Super Bowl Songbook
The Super Bowl halftime show has been ahead of the curve, evolving to echo and amplify changes in popular culture through the last half-century. "Football is the ultimate reality show," says Sarah Moll, the National Football League's director of media events. "If brands can find authentic ways to leverage the passion fans have for a sport or for music, they can create successful and genuine ways to engage with consumers."

Actually, brand engagement was largely absent from the earliest Super Bowl halftime breaks. Apple-pie Americana topped the menu and, for the most part, college drill squads roamed the midgame turf. In 1979, Carnival signed aboard for the first notable sponsorship, backing a program of Caribbean rhythms. Lavish shows through the '80s mirrored the conspicuous glamour of the Reagan era, and high-concept themes ruled the day. (Who can forget 1986's "Beat of the Future," featuring the uber-positive stylings of Up With People?) After 2004's "Rock the Vote" fiasco, wherein Janet Jackson's bared breast caused outsized sturm und drang, themes vanished, and halftime became a pure performance showcase for acts ranging from Prince and Madonna to Beyoncé, Paul McCartney and U2.

Beats by Dr. Dre CMO Omar Johnson | Photo: Karl J. Kaul

It was a logical progression. Rock 'n' roll's rebellious nature might have hit sour notes in the early days of the Big Game's "establishment" values. Today, of course, pop grooves are totally mainstream—in some cases, the stuff of nostalgia. Music is a commodity, a vehicle to help brands reach consumers. And halftime delivers global bang for the buck.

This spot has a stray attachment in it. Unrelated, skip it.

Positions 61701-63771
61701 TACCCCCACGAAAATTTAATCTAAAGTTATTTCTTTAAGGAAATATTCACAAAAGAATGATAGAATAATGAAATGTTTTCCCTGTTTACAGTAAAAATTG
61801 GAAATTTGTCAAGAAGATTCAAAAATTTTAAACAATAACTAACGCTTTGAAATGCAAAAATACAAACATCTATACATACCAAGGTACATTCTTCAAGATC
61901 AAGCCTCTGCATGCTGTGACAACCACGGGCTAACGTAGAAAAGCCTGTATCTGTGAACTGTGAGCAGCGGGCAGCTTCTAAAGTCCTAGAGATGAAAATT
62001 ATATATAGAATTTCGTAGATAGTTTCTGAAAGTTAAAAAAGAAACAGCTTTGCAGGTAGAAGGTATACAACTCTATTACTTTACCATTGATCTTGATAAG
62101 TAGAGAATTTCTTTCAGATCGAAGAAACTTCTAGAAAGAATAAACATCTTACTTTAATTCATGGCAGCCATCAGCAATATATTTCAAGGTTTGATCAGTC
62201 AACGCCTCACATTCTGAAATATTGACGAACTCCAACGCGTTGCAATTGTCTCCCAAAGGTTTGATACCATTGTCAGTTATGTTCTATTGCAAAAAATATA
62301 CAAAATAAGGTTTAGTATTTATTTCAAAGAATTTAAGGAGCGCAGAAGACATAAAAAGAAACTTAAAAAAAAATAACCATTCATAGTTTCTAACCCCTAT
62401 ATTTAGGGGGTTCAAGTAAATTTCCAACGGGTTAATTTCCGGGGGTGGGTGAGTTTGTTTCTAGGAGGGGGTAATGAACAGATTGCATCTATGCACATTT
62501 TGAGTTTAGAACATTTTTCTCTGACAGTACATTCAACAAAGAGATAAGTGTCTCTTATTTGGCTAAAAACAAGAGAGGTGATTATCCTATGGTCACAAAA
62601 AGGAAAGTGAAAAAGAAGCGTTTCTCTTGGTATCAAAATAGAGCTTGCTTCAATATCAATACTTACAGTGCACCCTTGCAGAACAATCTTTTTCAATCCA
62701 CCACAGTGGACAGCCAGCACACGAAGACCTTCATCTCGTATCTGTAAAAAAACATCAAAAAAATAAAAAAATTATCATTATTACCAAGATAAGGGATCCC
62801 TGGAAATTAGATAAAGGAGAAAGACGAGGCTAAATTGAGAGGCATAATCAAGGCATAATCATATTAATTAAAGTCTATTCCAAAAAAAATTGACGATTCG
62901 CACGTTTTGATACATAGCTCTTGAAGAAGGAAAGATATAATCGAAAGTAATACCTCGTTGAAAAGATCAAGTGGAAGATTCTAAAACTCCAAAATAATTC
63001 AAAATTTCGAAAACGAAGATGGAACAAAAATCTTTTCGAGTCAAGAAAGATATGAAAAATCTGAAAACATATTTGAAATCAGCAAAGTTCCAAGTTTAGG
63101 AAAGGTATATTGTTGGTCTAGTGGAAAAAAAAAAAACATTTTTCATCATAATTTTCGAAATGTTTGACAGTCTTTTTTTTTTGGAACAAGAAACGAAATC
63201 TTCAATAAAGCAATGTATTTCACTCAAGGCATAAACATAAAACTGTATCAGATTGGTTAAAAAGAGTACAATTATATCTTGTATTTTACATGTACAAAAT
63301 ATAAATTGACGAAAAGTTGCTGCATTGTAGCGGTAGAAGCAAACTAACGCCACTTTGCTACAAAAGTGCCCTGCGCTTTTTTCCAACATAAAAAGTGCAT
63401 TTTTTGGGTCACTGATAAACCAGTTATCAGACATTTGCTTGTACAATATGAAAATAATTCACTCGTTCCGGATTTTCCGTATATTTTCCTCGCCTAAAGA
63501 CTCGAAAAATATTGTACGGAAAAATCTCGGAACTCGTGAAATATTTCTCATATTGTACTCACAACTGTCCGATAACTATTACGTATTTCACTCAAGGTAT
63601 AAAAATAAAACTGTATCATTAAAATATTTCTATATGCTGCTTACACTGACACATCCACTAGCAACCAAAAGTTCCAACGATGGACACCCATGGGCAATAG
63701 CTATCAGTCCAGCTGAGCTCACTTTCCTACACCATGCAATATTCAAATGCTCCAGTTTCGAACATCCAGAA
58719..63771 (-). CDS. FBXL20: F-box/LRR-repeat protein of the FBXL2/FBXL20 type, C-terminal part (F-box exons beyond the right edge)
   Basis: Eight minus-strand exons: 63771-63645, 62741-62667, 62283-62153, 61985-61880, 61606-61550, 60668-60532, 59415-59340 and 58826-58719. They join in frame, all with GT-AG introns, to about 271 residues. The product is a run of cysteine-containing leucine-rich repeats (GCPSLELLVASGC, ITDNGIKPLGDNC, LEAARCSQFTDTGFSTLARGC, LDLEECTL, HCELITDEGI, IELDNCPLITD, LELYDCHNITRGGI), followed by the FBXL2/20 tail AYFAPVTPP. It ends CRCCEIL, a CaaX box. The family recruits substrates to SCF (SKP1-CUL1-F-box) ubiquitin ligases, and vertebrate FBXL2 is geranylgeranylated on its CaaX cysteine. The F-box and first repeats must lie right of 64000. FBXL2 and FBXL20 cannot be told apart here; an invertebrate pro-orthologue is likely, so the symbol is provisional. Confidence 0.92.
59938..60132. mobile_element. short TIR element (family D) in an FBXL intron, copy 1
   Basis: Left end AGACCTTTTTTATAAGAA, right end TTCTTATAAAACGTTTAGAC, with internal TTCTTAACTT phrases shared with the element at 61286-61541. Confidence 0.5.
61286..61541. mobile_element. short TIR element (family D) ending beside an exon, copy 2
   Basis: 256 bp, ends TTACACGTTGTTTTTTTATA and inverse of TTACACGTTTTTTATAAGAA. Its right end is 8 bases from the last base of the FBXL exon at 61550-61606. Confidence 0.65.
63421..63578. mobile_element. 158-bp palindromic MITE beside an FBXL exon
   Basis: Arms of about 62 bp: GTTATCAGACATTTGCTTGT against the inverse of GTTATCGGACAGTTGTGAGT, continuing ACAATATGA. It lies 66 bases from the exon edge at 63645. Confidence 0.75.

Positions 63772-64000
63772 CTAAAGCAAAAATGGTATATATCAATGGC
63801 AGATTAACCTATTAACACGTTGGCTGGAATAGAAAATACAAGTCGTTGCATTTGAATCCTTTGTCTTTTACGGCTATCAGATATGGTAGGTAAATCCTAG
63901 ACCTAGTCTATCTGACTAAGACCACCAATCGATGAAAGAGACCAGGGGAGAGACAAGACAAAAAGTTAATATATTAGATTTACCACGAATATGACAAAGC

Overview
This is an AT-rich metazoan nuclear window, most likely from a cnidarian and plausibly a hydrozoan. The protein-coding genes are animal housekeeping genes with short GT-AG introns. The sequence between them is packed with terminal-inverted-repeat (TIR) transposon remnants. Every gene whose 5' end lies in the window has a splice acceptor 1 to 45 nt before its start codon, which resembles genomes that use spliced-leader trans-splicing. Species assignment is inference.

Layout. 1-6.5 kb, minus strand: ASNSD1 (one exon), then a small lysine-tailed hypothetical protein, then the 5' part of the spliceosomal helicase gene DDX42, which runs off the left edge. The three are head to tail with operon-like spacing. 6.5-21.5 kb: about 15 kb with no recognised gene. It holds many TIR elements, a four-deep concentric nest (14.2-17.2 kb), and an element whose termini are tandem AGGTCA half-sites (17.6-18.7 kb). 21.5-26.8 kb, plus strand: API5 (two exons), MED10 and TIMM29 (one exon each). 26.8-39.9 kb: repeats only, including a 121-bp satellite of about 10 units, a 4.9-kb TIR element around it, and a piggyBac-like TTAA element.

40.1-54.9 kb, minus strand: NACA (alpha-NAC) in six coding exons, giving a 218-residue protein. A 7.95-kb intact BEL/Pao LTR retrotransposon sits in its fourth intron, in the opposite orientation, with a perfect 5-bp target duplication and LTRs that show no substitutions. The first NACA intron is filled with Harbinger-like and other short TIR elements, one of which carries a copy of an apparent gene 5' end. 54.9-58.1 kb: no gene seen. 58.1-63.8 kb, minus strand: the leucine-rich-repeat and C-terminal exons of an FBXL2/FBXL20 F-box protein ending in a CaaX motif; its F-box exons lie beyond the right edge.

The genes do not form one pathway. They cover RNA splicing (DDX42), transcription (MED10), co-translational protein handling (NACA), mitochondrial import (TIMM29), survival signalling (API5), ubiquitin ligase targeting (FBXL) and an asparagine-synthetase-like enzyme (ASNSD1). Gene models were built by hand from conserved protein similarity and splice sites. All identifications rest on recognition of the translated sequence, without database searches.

Cue Katy Perry. In October, the NFL named the singer as its halftime headliner for 2015, relegating contenders like Coldplay and Rihanna to the sidelines. "I'm all about female empowerment and uplifting people's spirits, and people finding their own voice," Perry recently told the AP, "so maybe there is no better person [to headline the show.] Hopefully, I can bring that incredible strength and empowerment to people through the performance."

Women comprise about 45 percent of the Super Bowl audience, so booking an act in sync with that constituency is a no-brainer. Pepsi and the NFL say they're hoping to harness Perry's star power, which has generated global sales nearing 100 million and nearly 65 million followers on Twitter. Pepsi wants "to be the most talked-about brand before, during and after the game," says Adam Harter, the soda giant's vp, consumer engagement. "We want fans to feel that Pepsi made their Super Bowl experience better, more relevant to them, more fun and more exciting."

For Perry, the gig delivers a huge global audience—including viewers who might not be familiar with her music—that far exceeds the reach of telecasts like the American Music Awards, MTV Video Music Awards and the Grammys (which combined drew about 55 million viewers in 2014). At the Super Bowl, artists perform for free, but the halftime bounce can equal big bucks. Last year's headliner, Bruno Mars, saw his album sales soar 180 percent during Super Bowl week, per Billboard. He earned $60 million in 2014, placing him in a tie for 12th place in his first year on Forbes' list of the world's richest musicians.